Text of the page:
“Sacred” and “profane” describe a very real dichotomy. That which is sacred deals with ideas of God, salvation, and existentialism. It is a transcendent plane of thought and action above the everyday hustle of life. The “profane”, on the other hand, refers to all the mundane, everyday motions of our lives. The grocery store, gas station, and post office are profane.

Our ancestors understood well how to keep the sacred and profane apart. The Hebrew word for holiness, Kadosh, literally means separate. Sacred spaces were reserved for sacred rites done in sacred language wearing sacred garments. The profane was considered unfit for the sacred, so a symbolic or literal cleaning and redressing had to occur before entering a sacred space.

Members of the LDS church completely embrace this concept regarding the temple, where dress codes are strict and very distinct from the profane world. But when it comes to Sunday worship, some members forget that the sacrament is just as sacred a ritual as those done in the temple.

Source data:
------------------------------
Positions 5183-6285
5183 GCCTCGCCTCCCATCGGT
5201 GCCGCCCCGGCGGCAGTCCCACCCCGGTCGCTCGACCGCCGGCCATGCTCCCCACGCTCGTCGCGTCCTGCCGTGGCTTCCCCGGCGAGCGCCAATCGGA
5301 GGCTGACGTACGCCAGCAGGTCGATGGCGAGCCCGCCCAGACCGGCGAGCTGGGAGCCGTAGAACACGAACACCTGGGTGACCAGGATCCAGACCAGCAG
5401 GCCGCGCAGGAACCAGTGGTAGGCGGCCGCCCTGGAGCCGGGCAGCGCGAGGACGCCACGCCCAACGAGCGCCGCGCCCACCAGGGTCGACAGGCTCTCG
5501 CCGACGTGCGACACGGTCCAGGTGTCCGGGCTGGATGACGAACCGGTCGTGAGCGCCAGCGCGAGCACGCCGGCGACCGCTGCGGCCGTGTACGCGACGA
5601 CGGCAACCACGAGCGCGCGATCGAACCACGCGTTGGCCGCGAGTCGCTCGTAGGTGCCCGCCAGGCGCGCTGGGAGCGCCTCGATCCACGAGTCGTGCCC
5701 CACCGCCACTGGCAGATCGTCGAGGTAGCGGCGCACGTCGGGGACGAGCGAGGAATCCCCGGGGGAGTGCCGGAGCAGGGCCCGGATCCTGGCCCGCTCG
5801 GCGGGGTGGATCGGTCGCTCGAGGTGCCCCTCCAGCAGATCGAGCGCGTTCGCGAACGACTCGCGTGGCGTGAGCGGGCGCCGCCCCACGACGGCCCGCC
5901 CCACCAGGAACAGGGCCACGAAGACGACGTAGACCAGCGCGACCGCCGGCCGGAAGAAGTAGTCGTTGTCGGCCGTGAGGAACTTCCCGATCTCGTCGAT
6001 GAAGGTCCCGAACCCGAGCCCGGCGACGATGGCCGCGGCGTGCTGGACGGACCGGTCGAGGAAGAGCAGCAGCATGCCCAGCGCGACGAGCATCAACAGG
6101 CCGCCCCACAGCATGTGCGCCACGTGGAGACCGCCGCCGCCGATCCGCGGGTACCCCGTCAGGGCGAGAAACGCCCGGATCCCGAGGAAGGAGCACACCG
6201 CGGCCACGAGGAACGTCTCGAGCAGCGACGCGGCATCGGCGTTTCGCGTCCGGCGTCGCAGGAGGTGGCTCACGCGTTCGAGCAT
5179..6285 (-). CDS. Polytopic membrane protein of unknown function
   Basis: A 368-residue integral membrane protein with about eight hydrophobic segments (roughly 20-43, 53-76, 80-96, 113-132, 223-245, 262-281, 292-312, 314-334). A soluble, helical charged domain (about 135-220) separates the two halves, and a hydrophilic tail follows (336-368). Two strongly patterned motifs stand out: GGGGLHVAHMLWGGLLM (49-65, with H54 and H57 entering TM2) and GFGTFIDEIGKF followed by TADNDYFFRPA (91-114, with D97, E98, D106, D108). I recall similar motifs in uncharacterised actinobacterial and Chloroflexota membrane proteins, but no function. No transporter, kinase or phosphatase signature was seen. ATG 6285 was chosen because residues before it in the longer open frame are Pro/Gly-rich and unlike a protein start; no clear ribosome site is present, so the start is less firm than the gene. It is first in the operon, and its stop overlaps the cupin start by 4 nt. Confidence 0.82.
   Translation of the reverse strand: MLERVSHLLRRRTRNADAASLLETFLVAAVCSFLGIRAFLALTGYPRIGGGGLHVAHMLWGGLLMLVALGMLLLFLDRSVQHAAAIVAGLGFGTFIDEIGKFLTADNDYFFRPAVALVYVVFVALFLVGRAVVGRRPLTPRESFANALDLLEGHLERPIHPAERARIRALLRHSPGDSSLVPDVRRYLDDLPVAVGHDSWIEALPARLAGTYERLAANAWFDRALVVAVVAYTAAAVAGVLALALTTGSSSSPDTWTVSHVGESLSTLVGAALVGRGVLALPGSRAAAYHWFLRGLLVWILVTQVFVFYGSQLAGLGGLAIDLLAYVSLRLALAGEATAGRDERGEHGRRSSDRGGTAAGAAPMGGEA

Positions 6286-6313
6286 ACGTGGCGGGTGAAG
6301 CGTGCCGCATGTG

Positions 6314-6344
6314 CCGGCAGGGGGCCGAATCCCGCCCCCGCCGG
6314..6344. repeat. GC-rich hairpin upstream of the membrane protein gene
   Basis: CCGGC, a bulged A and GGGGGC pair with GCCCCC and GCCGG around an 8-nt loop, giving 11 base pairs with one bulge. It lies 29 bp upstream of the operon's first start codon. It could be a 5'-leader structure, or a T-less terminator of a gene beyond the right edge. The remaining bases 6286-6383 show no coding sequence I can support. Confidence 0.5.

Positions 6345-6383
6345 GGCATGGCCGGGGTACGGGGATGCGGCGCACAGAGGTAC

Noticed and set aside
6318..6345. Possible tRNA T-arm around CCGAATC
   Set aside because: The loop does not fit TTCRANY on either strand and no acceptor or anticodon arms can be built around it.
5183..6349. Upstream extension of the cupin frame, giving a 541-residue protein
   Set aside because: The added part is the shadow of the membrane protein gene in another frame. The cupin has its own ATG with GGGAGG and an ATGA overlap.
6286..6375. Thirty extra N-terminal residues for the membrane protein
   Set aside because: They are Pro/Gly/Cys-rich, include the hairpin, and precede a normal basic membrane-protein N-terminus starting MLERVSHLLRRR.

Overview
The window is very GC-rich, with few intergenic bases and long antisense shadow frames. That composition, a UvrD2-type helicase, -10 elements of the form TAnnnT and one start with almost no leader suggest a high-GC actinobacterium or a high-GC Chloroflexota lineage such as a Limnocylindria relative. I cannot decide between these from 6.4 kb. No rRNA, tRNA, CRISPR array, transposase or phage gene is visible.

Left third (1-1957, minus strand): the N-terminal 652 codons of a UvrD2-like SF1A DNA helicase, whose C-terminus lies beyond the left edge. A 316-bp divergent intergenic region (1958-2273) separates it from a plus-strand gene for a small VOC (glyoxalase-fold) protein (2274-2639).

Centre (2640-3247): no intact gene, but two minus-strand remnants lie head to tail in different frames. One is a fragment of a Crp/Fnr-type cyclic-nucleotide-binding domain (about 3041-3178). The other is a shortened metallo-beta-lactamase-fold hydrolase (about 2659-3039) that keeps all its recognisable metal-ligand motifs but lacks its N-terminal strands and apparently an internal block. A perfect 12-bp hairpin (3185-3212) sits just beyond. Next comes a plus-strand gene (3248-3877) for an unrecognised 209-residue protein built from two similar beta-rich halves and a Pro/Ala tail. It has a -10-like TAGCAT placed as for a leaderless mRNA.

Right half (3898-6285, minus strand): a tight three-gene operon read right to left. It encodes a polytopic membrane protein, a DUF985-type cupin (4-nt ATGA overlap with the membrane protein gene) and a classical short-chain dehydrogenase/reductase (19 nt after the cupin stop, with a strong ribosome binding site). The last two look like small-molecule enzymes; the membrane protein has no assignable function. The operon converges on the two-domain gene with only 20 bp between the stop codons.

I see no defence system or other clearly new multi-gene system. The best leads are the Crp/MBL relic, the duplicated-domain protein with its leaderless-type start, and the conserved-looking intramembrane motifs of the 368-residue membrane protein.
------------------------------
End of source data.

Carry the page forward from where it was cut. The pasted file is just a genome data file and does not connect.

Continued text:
Doorknob on the Salt Lake Temple

There’s a reason we all feel a little weird going into the chapel on a Saturday morning cleaning assignment in a BYU shirt. The chapel is a sacred space, reserved for sacred rites. We speak differently in the chapel. We interact differently in response to its sacred status. The clothing we wear in the chapel is a crucial element of that.

Members critical of the LDS dress code fail to understand the sacred context of our “Sunday best”. They argue that it is an antique holdout of mid-century American corporate dress codes and that standards should be loosened to allow for more diversity of tastes. They rebel against “conformity” in dress because it appears as the enemy of authentic individuality, one of the idols of modernism.

Of course, a white shirt and tie aren’t mandatory by the handbook. Nothing about a white shirt and tie is inherently more sacred than an open-collar blue shirt. It has only become sacred because we give it that value above profane clothing. It’s a culturally enforced standard (which are always stronger than policy-enforced standards anyway).

This doesn’t mean, however, that people who don’t meet this standard should be punished or ostracized. Bishops should make sure every sacrament attendee has access to a Sunday-best outfit. I’d gladly offer a tie to a disheveled deacon.